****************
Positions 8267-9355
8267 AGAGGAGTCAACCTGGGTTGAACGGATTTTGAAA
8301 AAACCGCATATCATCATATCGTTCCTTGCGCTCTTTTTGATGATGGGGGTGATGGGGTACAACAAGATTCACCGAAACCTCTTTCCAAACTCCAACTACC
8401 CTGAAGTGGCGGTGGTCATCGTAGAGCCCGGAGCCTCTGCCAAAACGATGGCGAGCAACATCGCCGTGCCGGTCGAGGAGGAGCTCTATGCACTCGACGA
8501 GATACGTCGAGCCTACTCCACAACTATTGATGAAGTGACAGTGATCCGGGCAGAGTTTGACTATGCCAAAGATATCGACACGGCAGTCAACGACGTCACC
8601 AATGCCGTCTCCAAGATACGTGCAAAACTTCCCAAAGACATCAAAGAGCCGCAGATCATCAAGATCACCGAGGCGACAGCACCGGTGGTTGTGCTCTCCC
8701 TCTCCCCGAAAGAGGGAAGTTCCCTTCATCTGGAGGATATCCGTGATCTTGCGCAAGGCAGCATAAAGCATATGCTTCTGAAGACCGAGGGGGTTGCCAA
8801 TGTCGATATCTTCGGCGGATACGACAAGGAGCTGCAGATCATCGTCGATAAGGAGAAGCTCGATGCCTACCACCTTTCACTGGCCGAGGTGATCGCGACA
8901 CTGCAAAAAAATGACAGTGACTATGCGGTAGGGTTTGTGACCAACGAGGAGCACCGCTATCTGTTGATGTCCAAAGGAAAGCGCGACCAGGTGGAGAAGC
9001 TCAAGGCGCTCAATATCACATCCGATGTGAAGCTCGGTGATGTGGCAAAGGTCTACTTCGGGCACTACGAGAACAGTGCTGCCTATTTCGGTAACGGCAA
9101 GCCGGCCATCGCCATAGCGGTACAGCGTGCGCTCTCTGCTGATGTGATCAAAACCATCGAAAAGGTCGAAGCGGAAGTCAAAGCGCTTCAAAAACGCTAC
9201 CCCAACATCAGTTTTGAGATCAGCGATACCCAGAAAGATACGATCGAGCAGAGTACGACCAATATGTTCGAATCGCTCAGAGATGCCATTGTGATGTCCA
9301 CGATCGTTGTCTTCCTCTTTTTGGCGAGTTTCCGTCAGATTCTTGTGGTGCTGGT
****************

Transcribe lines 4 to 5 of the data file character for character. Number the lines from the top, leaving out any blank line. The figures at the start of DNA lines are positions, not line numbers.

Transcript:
8401 CTGAAGTGGCGGTGGTCATCGTAGAGCCCGGAGCCTCTGCCAAAACGATGGCGAGCAACATCGCCGTGCCGGTCGAGGAGGAGCTCTATGCACTCGACGA
8501 GATACGTCGAGCCTACTCCACAACTATTGATGAAGTGACAGTGATCCGGGCAGAGTTTGACTATGCCAAAGATATCGACACGGCAGTCAACGACGTCACC